Table of Contents
- Following the FTX nightmare, Temasek, a Singapore-based company, will adopt a cautious approach when dealing with the crypto space
- Gemini and Genesis, the insolvent lender, have jointly requested the U.S. court to dismiss the lawsuit brought by the SEC that specifically targets the Earn Program
- Jimbos Protocol, built on Arbitrum, races to recover following a $7M exploit
Following the FTX nightmare, Temasek, a Singapore-based company, will adopt a cautious approach when dealing with the crypto space
Singapore’s sovereign wealth fund, Temasek Holdings, has announced its commitment to assume collective responsibility for its unfortunate $275 million investment in the collapsed crypto exchange FTX.
In a statement released on Monday, the fund acknowledged the presence of fraudulent conduct deliberately concealed from investors, including Temasek itself.
Temasek Chairman Lim Boon Heng clarified that although the investment team was not involved in any misconduct regarding their investment recommendation, they and the senior management, who bear ultimate responsibility for investment decisions, have accepted collective accountability and faced reduced compensation.
Immediately after FTX’s collapse in November, Temasek declared a write-off of the entire investment.
The initial investment amounted to $210 million (representing 1% of FTX International) and $65 million (representing 1.5% of FTX.US), equivalent to 0.09% of Temasek’s net portfolio value of $293.5 billion (SGD 403 billion) from the previous year.
Temasek had previously conducted eight months of due diligence on FTX, thoroughly examining audited financial statements, assessing regulatory risks, and analyzing cybersecurity threats.
In light of FTX’s collapse, Temasek intends to enhance its investment appraisal process, particularly for rapidly expanding firms.
The fund reiterated its stance on refraining from investing in cryptocurrencies and expressed caution when considering new investments in the blockchain sector.
FTX was the sole crypto exchange investment made by Temasek.
During FTX’s peak, it was accessible to Singapore-based users, whereas its main competitor, Binance, was restricted.
The Monetary Authority of Singapore (MAS) included Binance on the Investor Alert List in September 2021 but did not take the same action against FTX.
MAS later clarified that this discrepancy was due to Binance actively soliciting Singaporean customers and facilitating trades in Singapore dollars, which was not the case with FTX.
Gemini and Genesis, the insolvent lender, have jointly requested the U.S. court to dismiss the lawsuit brought by the SEC that specifically targets the Earn Program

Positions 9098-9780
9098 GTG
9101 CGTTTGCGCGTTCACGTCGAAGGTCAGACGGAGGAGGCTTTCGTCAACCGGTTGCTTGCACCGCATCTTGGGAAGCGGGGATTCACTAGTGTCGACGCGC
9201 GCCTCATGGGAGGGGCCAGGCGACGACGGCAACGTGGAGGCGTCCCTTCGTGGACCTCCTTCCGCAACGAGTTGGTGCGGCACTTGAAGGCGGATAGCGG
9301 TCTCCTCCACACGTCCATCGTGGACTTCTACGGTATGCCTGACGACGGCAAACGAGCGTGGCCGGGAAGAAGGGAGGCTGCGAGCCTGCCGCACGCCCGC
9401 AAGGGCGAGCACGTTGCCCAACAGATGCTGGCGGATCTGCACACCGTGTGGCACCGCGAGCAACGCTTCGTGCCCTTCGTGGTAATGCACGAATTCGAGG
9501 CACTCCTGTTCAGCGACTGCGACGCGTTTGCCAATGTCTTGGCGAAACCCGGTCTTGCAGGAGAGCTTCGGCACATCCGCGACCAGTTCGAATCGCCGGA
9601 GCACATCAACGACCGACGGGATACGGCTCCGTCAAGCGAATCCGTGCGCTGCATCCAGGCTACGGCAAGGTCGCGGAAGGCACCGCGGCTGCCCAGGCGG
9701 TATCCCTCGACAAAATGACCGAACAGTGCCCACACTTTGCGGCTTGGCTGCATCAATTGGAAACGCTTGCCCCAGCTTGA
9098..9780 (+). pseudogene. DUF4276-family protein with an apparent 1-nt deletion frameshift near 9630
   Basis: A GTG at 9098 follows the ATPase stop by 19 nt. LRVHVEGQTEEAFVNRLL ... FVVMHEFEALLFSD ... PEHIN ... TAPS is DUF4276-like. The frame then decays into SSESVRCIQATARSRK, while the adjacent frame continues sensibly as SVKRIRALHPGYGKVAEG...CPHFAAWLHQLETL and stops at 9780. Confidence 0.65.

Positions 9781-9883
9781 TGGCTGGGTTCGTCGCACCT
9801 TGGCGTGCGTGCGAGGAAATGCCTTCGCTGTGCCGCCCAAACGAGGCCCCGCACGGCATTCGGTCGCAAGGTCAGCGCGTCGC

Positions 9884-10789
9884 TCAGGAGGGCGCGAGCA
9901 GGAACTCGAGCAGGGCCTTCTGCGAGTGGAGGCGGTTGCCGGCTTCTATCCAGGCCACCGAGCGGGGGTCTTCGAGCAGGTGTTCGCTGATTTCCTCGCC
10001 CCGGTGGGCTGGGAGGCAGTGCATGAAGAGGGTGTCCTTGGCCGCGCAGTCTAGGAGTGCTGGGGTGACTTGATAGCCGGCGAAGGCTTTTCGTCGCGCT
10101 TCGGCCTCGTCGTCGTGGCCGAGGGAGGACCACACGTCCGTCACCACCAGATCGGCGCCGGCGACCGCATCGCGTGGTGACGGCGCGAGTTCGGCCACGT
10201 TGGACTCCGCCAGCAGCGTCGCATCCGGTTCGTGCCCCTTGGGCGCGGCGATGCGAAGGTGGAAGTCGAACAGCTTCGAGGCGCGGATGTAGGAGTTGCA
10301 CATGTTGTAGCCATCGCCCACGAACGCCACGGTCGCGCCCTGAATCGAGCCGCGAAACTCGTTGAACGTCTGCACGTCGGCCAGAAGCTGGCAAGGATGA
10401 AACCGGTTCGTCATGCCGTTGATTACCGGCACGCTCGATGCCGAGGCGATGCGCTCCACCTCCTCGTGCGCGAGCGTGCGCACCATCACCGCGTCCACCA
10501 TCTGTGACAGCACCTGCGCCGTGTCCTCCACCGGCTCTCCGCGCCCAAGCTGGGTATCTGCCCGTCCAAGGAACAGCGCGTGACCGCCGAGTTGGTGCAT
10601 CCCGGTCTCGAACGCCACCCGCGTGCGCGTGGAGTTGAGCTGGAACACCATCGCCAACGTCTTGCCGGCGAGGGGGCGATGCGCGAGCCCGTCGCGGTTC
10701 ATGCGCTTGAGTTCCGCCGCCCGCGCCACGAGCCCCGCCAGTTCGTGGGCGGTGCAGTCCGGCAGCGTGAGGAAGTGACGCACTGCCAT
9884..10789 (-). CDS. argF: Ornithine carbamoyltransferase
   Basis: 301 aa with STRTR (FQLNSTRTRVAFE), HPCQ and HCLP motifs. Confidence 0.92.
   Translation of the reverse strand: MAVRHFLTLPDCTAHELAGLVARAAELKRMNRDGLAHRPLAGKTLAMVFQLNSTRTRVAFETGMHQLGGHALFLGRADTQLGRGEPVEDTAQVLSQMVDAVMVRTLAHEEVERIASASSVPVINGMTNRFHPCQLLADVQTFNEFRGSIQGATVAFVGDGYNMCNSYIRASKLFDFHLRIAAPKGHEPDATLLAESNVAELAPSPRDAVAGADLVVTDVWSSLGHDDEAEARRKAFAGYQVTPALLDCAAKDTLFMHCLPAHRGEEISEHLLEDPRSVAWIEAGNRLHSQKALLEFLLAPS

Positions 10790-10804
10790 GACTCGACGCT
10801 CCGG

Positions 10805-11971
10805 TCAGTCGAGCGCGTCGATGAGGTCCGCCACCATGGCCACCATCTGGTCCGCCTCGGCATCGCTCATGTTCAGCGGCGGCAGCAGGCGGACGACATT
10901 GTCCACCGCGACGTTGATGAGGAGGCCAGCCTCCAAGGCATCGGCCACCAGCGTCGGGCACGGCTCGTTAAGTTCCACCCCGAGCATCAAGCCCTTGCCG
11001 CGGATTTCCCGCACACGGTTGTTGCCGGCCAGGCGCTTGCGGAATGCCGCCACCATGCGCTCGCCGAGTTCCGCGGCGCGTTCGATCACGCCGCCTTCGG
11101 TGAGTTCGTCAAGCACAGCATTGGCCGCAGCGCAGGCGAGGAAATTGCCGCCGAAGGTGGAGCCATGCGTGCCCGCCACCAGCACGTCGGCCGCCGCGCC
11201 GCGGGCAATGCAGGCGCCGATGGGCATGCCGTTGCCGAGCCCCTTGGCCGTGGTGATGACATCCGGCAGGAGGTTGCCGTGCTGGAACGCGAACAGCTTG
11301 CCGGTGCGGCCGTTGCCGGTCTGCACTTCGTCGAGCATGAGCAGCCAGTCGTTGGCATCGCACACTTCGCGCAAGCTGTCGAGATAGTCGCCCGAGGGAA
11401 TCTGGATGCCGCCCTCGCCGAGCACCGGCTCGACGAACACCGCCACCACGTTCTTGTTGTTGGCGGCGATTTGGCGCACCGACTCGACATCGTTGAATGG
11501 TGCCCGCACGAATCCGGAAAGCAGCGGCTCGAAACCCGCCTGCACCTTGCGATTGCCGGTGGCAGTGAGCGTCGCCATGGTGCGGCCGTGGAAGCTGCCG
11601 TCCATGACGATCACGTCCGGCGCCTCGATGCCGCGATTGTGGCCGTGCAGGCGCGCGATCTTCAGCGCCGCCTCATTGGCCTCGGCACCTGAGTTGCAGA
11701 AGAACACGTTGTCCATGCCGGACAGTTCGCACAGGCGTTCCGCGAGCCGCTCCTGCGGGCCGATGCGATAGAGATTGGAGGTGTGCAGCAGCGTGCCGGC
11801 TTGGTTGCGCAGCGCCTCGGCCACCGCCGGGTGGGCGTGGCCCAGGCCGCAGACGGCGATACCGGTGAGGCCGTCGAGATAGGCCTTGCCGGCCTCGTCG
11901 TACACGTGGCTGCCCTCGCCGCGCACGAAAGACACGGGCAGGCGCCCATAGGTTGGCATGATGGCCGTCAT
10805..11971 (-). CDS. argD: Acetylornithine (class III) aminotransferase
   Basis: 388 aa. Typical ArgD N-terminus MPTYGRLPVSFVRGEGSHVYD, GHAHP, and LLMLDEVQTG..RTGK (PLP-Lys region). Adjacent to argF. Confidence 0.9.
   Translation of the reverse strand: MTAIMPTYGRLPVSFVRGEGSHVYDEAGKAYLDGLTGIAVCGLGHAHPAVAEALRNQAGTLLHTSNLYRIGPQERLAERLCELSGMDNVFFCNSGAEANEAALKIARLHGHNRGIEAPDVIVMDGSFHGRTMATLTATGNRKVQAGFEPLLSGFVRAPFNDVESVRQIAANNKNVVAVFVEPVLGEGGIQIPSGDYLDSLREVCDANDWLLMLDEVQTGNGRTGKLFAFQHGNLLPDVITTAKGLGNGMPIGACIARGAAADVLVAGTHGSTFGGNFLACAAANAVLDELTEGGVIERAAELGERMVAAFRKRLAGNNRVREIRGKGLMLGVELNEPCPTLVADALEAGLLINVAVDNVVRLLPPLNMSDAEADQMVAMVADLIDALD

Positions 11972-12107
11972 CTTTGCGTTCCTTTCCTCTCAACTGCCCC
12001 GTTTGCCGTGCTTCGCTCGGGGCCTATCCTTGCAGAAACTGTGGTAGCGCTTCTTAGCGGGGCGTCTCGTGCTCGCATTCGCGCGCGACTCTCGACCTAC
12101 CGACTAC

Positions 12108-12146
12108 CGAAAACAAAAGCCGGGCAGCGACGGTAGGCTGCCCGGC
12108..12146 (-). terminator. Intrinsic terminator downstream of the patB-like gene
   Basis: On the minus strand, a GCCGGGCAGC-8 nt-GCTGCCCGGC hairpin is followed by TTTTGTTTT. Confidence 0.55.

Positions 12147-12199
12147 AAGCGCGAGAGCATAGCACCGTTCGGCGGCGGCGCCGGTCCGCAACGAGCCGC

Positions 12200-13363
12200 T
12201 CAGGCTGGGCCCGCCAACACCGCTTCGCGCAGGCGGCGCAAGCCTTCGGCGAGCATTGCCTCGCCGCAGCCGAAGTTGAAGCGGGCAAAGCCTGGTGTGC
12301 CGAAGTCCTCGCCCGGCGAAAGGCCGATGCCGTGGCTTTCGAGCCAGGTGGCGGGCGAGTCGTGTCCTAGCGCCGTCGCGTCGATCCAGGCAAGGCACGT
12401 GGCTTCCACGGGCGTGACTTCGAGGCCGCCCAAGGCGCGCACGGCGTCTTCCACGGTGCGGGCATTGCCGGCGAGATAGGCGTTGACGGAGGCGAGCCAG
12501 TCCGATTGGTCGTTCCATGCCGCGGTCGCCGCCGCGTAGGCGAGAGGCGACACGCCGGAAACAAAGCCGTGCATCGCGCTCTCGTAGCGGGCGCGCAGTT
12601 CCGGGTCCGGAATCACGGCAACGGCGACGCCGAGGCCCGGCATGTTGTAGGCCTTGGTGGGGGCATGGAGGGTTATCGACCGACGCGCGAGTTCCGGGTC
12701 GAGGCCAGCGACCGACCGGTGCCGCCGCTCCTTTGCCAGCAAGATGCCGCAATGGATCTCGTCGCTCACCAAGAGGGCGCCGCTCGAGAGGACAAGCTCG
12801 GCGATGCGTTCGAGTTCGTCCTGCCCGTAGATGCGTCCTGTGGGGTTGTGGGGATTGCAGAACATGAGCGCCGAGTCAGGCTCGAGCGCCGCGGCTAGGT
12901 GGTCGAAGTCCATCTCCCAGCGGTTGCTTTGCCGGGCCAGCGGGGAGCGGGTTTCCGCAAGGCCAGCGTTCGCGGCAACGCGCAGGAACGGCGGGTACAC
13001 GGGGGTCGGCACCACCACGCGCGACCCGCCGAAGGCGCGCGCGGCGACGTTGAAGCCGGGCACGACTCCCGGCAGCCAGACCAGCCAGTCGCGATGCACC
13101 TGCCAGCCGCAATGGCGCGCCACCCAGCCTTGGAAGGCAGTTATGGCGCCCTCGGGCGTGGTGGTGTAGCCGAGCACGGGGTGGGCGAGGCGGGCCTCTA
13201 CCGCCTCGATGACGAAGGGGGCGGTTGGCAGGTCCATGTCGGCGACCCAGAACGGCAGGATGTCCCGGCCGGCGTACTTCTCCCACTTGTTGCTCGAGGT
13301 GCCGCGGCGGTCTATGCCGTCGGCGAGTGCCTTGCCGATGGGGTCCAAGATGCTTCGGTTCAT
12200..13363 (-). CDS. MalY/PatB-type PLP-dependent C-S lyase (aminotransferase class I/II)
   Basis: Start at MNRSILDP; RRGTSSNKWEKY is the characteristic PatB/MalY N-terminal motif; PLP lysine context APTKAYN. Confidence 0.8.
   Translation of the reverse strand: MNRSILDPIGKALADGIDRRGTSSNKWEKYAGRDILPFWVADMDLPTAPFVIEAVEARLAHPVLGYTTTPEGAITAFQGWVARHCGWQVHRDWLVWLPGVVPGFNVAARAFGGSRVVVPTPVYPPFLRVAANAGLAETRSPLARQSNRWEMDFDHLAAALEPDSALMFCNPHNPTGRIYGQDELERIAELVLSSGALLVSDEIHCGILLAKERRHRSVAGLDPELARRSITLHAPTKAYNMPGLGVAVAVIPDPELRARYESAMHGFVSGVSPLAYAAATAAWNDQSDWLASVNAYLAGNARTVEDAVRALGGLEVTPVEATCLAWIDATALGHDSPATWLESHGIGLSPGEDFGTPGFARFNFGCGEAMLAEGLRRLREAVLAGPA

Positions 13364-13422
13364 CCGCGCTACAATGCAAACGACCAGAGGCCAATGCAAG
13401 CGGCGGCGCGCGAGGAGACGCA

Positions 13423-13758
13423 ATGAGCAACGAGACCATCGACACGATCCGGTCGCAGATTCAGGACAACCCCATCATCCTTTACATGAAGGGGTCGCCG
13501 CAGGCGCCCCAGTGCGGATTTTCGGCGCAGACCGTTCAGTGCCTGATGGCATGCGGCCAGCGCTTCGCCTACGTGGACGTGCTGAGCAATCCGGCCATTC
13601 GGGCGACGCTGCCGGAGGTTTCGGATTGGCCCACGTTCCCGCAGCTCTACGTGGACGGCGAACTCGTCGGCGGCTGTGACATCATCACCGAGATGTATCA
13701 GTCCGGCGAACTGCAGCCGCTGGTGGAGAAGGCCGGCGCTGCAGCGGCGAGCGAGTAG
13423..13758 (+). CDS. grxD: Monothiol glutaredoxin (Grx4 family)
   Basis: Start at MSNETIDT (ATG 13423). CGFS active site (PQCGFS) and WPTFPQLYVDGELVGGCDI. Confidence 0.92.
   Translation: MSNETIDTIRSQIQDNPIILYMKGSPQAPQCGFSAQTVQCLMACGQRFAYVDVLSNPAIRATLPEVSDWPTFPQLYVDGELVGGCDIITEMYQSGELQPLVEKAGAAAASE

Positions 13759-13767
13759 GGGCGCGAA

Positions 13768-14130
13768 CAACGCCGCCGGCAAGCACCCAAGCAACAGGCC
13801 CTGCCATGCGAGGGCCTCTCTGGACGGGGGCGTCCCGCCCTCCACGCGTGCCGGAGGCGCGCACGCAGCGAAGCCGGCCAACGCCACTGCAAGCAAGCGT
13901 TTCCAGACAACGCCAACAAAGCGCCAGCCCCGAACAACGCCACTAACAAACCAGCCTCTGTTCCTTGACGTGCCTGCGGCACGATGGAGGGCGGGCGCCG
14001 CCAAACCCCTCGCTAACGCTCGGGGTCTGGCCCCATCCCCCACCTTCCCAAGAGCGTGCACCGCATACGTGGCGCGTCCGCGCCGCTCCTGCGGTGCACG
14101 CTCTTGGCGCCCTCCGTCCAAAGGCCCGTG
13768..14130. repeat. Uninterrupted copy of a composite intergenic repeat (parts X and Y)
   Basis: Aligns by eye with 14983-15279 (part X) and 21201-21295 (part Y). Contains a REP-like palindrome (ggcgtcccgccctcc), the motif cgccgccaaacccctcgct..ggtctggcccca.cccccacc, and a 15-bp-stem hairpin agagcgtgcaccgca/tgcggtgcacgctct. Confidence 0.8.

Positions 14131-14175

Crypto lender Genesis Global Capital and exchange platform Gemini have jointly filed a motion requesting a U.S. court to dismiss the Securities and Exchange Commission’s (SEC) lawsuit.
The lawsuit accuses the two entities of selling unregistered securities, specifically targeting Gemini’s Earn program.
According to court filings from Friday, the SEC alleged that billions of dollars worth of crypto assets were raised from hundreds of thousands of investors through the program.
The SEC claimed that Genesis utilized investors’ crypto assets to generate revenue and pay interest to Gemini Earn investors.
Gemini, in its filings, stated that while borrowers and lenders could engage in subsequent transactions, it did not mandate any lending or borrowing and required consent from all parties for any transfer or assignment.
Gemini also challenged the SEC’s treatment of the tri-party Master Digital Asset Loan Agreement (MDALA) contract as an unregistered security, asserting that the SEC failed to provide sufficient evidence that the MDALA was sold or offered for sale.
The SEC’s original complaint highlighted that Genesis held approximately $900 million in assets belonging to around 340,000 Gemini Earn investors before freezing withdrawals and filing for bankruptcy protection.
Jimbos Protocol, built on Arbitrum, races to recover following a $7M exploit
The team behind Jimbos Protocol, which is built on Arbitrum, is evaluating the optimal path forward for the project after its version 2 (V2) was subjected to a $7.5 million exploit over the weekend.
Jimbos Protocol stated that it is collaborating with security researchers who have previously assisted Euler Finance in recovering over $200 million.
They also announced their intention to involve law enforcement if the attacker does not return the funds by 4 P.M. UTC on Monday.
On Saturday, Jimbos lost 4,090 ether (ETH) due to a lack of slippage control in the main contract, according to security analysts.
Exploiting this vulnerability, unidentified attackers were able to execute a flash loan of $5.9 million, manipulate the prices of the JIMBO token, and abscond with funds from the project’s treasury.
The protocol had planned to introduce a semi-stable token that would be backed by a basket of cryptocurrencies, which had attracted traders’ interest given the fleeting success of similar projects.
Flash loans have become a common method for attackers to acquire funds for exploiting decentralized finance (DeFi) systems.
These loans enable traders to borrow unsecured funds from lenders using smart contracts instead of intermediaries.
As no collateral is required, the smart contract considers the transaction complete only when the borrower repays the lender.
Consequently, if a borrower defaults on a flash loan, the smart contract cancels the transaction and returns the funds to the lender.
Meanwhile, the JIMBO token traded at nearly 18 cents on Monday, experiencing a slight recovery during the Asian morning hours as developers discussed their protective measures.